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New report suggests majority of shoppers still wary of online marketplaces

Ottawa police have created "Safe Trade Zones" at police stations on Elgin Street (seen here), Kanata, and Orléans. (Peter Szperling/CTV News Ottawa) Ottawa police have created "Safe Trade Zones" at police stations on Elgin Street (seen here), Kanata, and Orléans. (Peter Szperling/CTV News Ottawa)

While nearly a third of Ontarians have considered using peer-to-peer (P2P) marketplace sites like Facebook Marketplace or Kijiji in search of a deal — specifically because of the rising cost of living — most are reluctant to do so.

Jamie-Lynn Eckhardt says she would never meet someone in person based on an online sale.

"I don't want to meet a random person in a parking lot that I've never met for a $20 chair off of Kijiji," she said.

Like many others, she has concerns. "I think as a woman buying things online, there's definitely a safety component to it and I value my safety. So I would just rather not," she tells CTV News Ottawa.

Findings from the Ontario Benchmark Report on Trust in Peer-to-Peer Marketplace Transactions found that three quarters (74 per cent) of Ontarians are uncomfortable when it comes to meeting up in-person to complete transactions and exchange goods.

Issued by portable digital identity platform goConfirm in partnership with Angus Reid, the report released Tuesday finds that 60 per cent of Ontarians are uncomfortable organizing in-person meetups to exchange goods purchased via online P2P marketplaces because of increased news reports on trending scams and frauds across popular platforms.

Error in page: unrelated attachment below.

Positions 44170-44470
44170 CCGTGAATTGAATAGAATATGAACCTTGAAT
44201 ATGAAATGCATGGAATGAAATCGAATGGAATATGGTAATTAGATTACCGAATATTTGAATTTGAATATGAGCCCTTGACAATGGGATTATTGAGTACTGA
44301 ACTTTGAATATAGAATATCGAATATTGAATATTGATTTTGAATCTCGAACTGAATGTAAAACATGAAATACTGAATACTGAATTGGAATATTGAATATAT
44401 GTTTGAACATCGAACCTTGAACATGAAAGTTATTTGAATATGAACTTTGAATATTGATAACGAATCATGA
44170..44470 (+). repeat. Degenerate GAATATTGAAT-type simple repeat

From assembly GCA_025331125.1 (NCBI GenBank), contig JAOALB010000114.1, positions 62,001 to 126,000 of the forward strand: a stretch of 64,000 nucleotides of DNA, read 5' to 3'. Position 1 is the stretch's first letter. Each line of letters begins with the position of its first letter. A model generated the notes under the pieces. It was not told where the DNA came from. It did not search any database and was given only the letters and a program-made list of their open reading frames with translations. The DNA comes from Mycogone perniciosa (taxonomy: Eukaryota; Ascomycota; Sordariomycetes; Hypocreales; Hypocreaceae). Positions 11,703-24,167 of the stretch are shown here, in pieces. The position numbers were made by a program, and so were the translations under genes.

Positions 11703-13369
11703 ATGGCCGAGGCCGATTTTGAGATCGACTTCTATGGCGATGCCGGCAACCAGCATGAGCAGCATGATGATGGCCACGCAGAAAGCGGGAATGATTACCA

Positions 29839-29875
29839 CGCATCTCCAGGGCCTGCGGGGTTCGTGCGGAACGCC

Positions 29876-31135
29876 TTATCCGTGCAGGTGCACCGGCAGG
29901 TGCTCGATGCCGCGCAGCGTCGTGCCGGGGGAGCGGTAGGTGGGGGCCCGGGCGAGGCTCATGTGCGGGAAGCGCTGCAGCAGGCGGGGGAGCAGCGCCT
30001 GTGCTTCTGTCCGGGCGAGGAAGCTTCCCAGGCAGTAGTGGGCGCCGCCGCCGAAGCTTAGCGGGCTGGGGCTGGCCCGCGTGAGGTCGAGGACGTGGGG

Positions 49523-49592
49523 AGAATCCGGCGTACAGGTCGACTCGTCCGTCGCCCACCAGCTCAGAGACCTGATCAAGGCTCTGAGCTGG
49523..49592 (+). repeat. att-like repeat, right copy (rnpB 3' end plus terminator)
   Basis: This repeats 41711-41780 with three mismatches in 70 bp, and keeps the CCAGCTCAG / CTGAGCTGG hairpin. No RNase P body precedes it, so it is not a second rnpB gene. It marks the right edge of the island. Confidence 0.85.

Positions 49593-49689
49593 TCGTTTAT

According to the report, women are more likely to feel uncomfortable (79 per cent) than men are (67 per cent) when it comes to organizing in-person meetups to exchange goods.

"I think peer-to-peer marketplaces have so much power to bring people together to allow for the second-hand economy to really thrive. And I think the fact that people are beginning to get concerned about what's happening there and shy away from using them as much as they can is a real lost opportunity," Kirk Simpson, cofounder and CEO of goConfirm, tells CTV News Ottawa.

Among those who feel uneasy about completing P2P transactions in-person, verifying the identity of a marketplace seller or buyer was identified as a solution that would make more than three quarters (78 per cent) of respondents feel more comfortable, according to goConfirm.

Brian Peterkin uses online marketplace sites often, and says he stays vigilant.

"It's really good deals and it works," he tells CTV News Ottawa. "I might go with a friend, but I am not worried. I just go because when you deal with the people (such as) on the phone, you can get a sense of their sincerity and honesty."

The Ottawa Police Service has created 'Safe Trade Zones' at Police Stations in Orléans, Kanata, and at headquarters on Elgin Street. While not monitored 24/7, police say the idea is to take transaction away from secluded parking lots of private residences 

In December, police warned of an increase in personal robberies, linked to online marketplaces.

The police service suggests :

  • Consult the profile of the buyer/seller to see if they have an established profile. Use caution when dealing with newly created accounts.
  • Check the buyer/seller's reviews or ratings to see if there are red flags.
  • If the price of the item seems too good to be true, it probably is. Don't proceed with the sale.
  • Meet during daylight hours if you're planning to meet in person. Any last-minute changes to the location should also be considered a red flag. We recommend you walk away from the exchange rather than go to a second location.
  • Avoid vacant parking lots or properties when you meet with the other party. Top Stories

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